The glories of summertime filled the pages of the July 17, 1926 issue. The cover featured a stylish young couple enjoying a romantic evening on a moonlit lake, while the inside pages were filled with all sorts of outdoor activities ranging from dining and dancing to open air concerts and golf, lots of it.
There was a lengthy profile by Herbert Reed on golfing great Bobby Jones, a mere boy of 24 who competed as an amateur but often beat top pros such as Walter Hagen and Gene Sarazen (in a few years Jones would help design the Augusta National Golf Club and co-found the Masters Tournament).
In “Sports of the Week,” Reed wrote about Jones’s second U.S. Open win, in Columbus, Ohio. Johan Bull offered this rendering of the runners-up:
And with the warm weather the tops were open on automobiles for both the rich:
And the not-so-rich:
And finally, Lois Long, fed up with reviewing restaurants, fires off a column about the sad state of drinking in America:
Although there are some good indie and foreign films being made these days, not to mention some decent stuff on cable and streaming services, we still have plenty of bland popcorn fare coming out of Hollywood that combines the worst of unscrupulous producers and their fawning writers and directors.
That’s how The New Yorker viewed Hollywood 90 years ago. Movie critic Theodore Shane weekly voiced his disappointment over American cinematic fare (while generally praising the work of European, and particularly German directors), and writer Morris Markey took the industry to task in the July 10, 1926 edition of the magazine, finding the whole lot of Hollywood to be a cesspool of mediocrity and dishonesty. It also didn’t help that Will H. Hays, president of the Motion Picture Producers, was enforcing his morality code on the motion picture industry:
Here’s the full illustration that was cut off above, because it’s worth a look:
Later in the article Markey laid into the men in charge of the studios:
And if you think Paris Hilton or the Kardashians are recent phenomena, Markey also leveled scorn at the media, and gullible audiences, for supporting this tawdry spectacle:
Motion Picture magazine and others of this ilk were the US magazines of the 1920s:
And finally, a couple of bits for my “They Didn’t Know What Was Coming” department. Generally people were having too good of a time in the Roaring Twenties to take this fascism thing very seriously. From the section “Of All Things:”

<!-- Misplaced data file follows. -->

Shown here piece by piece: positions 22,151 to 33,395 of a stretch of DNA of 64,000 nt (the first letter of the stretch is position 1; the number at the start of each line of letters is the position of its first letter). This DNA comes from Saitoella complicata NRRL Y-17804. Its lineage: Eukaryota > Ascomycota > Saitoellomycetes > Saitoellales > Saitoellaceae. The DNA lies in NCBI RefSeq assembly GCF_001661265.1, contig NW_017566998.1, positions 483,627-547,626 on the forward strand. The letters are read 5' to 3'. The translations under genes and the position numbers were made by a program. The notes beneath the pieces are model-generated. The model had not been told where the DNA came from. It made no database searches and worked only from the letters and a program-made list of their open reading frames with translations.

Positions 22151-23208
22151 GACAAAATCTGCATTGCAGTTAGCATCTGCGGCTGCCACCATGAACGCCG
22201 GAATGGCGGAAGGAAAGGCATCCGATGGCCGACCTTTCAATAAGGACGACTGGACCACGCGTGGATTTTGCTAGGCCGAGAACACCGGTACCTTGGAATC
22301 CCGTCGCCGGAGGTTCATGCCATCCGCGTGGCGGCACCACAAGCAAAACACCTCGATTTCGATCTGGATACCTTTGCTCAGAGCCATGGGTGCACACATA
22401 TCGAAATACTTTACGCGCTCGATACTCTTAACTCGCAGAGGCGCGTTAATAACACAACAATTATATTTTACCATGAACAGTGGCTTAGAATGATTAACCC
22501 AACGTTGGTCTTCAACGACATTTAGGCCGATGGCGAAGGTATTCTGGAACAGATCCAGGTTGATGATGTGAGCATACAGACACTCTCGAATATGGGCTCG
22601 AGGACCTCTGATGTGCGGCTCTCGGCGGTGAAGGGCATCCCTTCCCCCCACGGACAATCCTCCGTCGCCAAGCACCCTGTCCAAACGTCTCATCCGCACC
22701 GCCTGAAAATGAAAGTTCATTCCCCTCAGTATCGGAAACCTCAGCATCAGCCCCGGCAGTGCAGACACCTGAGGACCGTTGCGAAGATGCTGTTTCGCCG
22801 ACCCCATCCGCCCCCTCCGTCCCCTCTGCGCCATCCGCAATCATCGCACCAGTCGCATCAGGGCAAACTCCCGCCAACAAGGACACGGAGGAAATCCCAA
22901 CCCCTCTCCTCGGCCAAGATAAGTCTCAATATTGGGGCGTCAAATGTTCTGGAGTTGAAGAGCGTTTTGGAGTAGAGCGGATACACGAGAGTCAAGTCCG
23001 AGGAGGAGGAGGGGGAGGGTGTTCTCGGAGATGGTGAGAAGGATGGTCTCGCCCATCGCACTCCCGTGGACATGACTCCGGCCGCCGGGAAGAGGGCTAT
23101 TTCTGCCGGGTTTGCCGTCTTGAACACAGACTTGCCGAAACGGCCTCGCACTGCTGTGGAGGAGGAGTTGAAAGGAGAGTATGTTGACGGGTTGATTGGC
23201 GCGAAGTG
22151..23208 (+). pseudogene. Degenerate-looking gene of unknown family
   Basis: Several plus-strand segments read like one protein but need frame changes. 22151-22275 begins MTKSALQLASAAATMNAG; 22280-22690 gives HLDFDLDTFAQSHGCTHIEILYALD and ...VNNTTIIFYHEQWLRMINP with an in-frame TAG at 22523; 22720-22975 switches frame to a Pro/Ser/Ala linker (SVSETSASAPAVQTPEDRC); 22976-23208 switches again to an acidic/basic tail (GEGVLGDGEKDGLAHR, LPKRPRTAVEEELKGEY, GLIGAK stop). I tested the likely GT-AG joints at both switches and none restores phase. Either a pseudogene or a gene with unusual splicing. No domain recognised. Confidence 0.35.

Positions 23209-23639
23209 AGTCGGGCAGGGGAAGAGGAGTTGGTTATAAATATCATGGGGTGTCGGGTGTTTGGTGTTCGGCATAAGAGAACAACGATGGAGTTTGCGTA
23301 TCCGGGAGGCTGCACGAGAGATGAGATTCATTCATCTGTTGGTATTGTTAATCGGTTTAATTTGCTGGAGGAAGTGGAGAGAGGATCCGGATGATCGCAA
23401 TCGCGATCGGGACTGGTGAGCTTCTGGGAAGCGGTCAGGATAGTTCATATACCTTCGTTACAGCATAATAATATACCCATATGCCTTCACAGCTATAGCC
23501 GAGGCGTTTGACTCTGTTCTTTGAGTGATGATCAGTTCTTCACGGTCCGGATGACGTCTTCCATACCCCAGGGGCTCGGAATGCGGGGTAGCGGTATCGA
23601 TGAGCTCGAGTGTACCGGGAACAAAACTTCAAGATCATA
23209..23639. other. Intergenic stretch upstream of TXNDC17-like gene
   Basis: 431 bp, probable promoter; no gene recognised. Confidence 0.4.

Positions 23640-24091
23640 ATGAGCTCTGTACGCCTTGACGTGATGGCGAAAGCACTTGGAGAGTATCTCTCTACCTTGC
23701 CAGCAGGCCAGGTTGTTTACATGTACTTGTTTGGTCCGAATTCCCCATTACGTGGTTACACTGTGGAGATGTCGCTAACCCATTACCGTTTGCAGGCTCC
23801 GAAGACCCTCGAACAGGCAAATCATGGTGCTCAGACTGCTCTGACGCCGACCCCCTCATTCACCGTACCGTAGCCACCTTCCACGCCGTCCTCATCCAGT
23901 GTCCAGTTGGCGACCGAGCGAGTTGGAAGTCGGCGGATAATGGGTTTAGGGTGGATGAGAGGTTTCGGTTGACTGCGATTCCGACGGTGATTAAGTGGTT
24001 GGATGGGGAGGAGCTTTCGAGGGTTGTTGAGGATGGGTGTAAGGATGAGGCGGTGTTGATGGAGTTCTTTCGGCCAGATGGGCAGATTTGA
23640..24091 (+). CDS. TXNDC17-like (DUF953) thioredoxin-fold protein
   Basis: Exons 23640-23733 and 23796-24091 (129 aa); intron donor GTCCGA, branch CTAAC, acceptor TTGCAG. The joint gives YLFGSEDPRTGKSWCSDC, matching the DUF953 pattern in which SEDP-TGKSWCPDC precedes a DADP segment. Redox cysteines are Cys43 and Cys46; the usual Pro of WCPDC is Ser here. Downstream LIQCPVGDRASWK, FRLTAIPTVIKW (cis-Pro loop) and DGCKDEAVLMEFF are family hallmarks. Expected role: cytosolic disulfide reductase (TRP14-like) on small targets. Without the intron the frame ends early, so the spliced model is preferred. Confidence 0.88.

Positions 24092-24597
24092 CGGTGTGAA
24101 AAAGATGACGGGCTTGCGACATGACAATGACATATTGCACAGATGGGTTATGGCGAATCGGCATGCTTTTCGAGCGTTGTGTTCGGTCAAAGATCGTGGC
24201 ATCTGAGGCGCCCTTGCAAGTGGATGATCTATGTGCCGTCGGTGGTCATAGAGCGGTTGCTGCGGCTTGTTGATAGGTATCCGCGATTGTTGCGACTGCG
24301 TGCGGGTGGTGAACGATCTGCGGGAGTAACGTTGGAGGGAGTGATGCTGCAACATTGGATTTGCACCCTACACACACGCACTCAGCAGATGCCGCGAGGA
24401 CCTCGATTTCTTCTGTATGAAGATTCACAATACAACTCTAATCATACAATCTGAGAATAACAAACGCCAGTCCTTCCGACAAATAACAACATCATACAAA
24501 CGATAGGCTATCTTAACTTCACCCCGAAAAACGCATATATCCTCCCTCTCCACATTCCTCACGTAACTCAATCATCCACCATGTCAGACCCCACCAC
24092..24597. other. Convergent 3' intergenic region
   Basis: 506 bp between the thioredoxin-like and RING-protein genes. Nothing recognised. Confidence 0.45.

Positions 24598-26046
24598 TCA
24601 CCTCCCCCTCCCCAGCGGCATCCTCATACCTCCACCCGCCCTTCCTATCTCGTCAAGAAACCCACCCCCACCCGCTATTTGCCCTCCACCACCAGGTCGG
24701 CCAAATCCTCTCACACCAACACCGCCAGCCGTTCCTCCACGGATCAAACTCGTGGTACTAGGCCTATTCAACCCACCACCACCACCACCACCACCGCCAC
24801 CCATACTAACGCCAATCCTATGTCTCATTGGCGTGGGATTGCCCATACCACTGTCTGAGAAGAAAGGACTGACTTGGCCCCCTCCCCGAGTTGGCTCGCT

Eugene Gise threw a beach party on the July 3, 1926 cover of The New Yorker with an explosion of color that was a departure from the somewhat spare covers of previous issues. It had been an unseasonably cool June, so folks were ready to frolic in the sun.
It should be noted that the woman in the foreground basking in the sun is most likely wearing a wool bathing suit. Although Jantzen was making suits you could actually swim in, these wool numbers were still the norm. As the website Vintage Dancer notes, “functionality in swimwear was not as important as fashion, so the prevailing theory was that wool would help keep you warm.” Check out this newspaper advertisement from 1926:
In the previous issue (June 26, 1926) theatre critic Charles Brackett looked at all the fuss over the opening of George White’s Scandals revue, so in this issue he gave the Ziegfeld Follies–the revue show that inspired the Scandals–its proper due.
Needless to say, Brackett found the Ziegfeld Follies as pointless as its imitator:
Moving on to other things, I found this tidbit in “The Talk of Town” interesting. Even 90 years ago city dwellers were complaining about having to sort their garbage:
A state-of-the-art garbage truck in 1920s NYC looked like this…
…and since the 1890s the city had employed street sweepers known as “White Wings” to keep things tidy, apparently even in the middle of traffic:
After decades of petticoats, the Roaring Twenties marked the beginning of androgynous fashion in America, with actress Marlene Dietrich leading the way in defying standards of femininity. Cartoonist Raymond Thayer took a humorous look at the trend in the July 3 issue:
The Roaring Twenties were all about fads and crazes, ranging from flagpole sitting to dances such as “The Shimmy,” “The Charleston,” or “The Black Bottom.” These dances were appropriated from Black culture, with many New Yorkers getting their first exposure in places such as Harlem’s famed Cotton Club.
The June 26, 1926 issue of The New Yorker was all abuzz over the Broadway debut of George White’s eighth annual Scandals. The Scandals were a long-running string of Broadway revues that ran from 1919-1939. Modelled after the Ziegfeld Follies, the Scandals launched the careers of many entertainers, including W.C. Fields, the Three Stooges, Rudy Vallée and Louise Brooks. Composer George Gershwin’s early work also appeared in the earliest editions of the show.